Najlaa Kharrat

Najlaa Kharrat

SCREENING OF NUCLEOTIDE VARIATIONS IN GENOMIC SEQUENCES ENCODING CHARGED

PROTEIN REGIONS IN THE HUMAN GENOME

 

Najla Kharrat1*, Sabrine Belmabrouk1, Rania Abdelhedi1, Amine Ben Ayed1, Riadh Benmarzoug1 and Ahmed Rebai1

 

1 : Centre de Biotechnologie de Sfax, laboratoire des procédés de criblage moléculaire er cellulaires, POBOX « 1177 » 3018, Sfax, Tunisie.

* : Correspondance : najla.kharrat@gmail.com

 

Background: Studying genetic variation distribution in proteins containing charged regions, called charge clusters (CCs), is of great interest to unravel their functional role. Charge clusters are 20 to 75 residue segments with high net positive charge, high net negative charge, or high total charge relative to the overall charge composition of the protein. We previously developed a bioinformatics tool (FCCP) to detect charge clusters in proteomes and scanned the human proteome for the occurrence of CCs. In this paper we investigate the genetic variations in the human proteins harbouring CCs.

Results: We studied the coding regions of 317 positively charged clusters and 1020 negatively charged ones previously detected in human proteins. Results revealed that coding parts of CCs are richer in sequence variants than their corresponding genes, full mRNAs, and exonic + intronic sequences and that these variants are predominately rare (Minor allele frequency < 0.005). Furthermore, variants occurring in the coding parts of positively charged regions of proteins are more often pathogenic than those occurring in negatively charged ones. Classification of variants according to their types showed that substitution is the major type followed by Indels (Insertions-deletions). Concerning substitutions, it was found that within clusters of both charges, the charged amino acids were the greatest loser groups whereas polar residues were the greatest gainers.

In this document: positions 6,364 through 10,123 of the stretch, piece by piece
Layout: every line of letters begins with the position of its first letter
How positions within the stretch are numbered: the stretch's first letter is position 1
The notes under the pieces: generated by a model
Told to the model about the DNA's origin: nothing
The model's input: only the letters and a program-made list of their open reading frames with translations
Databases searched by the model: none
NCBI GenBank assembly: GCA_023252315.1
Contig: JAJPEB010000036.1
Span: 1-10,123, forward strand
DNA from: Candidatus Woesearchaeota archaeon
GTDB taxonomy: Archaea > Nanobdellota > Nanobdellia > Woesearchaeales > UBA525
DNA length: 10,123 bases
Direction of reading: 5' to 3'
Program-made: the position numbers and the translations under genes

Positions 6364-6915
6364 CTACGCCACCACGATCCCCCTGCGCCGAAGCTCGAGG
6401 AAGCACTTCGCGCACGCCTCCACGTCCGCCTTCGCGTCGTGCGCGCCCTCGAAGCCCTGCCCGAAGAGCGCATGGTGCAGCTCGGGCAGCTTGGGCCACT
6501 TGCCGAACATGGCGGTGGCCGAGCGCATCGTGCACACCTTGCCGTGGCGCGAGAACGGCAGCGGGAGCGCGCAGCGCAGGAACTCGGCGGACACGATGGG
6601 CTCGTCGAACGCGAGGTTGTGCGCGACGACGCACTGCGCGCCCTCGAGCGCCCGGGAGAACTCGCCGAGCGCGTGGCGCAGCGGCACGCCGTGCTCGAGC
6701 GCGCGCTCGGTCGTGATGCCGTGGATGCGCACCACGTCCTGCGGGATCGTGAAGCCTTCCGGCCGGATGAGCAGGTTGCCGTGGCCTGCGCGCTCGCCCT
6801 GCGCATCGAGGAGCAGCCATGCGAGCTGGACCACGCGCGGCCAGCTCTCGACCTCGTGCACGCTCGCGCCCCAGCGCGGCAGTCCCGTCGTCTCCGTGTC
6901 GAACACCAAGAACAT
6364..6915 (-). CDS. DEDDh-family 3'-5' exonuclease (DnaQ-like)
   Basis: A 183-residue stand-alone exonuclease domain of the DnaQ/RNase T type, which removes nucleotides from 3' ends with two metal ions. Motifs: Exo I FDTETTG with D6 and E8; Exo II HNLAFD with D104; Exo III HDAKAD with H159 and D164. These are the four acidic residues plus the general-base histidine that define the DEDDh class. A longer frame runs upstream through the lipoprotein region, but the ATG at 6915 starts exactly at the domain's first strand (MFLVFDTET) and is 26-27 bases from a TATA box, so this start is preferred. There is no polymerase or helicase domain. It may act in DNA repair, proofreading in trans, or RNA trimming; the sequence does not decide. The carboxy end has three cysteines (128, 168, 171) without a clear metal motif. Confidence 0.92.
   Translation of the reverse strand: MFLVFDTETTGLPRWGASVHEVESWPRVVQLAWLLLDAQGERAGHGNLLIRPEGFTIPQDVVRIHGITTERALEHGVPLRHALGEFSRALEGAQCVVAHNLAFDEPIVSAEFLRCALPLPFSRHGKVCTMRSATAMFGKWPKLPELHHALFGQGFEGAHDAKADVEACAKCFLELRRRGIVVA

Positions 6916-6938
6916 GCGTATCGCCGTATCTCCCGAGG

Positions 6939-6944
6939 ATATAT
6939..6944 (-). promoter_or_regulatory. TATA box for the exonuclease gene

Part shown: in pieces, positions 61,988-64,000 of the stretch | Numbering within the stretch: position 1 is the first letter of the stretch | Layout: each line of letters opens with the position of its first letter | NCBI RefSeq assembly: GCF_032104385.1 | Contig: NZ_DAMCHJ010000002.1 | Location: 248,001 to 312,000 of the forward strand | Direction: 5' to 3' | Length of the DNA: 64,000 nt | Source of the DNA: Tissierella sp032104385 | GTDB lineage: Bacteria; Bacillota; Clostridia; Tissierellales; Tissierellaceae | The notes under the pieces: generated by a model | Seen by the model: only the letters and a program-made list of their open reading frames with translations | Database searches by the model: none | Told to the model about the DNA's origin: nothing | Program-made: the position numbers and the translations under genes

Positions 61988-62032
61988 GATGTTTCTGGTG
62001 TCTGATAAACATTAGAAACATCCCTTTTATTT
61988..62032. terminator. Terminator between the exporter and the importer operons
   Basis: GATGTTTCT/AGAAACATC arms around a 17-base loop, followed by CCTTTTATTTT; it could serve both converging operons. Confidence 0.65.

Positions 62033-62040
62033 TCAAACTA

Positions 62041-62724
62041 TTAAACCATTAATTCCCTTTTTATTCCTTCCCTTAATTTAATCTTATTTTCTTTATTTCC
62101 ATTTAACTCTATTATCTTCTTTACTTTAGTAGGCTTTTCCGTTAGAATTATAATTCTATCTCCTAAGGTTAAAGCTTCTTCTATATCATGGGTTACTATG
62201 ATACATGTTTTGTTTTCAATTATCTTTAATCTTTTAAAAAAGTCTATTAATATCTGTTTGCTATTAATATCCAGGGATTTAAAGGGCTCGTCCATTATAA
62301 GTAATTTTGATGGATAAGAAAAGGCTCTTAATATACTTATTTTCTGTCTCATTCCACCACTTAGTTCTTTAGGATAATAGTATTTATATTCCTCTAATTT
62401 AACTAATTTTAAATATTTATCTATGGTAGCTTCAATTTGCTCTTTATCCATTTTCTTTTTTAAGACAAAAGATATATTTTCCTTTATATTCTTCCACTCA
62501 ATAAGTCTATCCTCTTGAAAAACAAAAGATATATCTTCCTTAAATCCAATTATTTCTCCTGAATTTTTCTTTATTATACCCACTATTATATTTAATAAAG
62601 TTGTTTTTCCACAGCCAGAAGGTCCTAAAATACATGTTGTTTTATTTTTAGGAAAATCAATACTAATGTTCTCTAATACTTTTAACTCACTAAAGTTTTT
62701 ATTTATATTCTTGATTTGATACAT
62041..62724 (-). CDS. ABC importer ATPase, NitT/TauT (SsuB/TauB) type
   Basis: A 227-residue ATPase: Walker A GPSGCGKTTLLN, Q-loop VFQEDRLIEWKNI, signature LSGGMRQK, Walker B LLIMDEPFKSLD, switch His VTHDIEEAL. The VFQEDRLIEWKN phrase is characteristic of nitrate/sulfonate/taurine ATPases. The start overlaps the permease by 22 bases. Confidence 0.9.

Conclusions: Our findings highlight the prominent features of the human charged regions from the DNA up to the protein sequence which might provide potential clues to improve the current understanding of those charged regions and their implication in the emergence of diseases.

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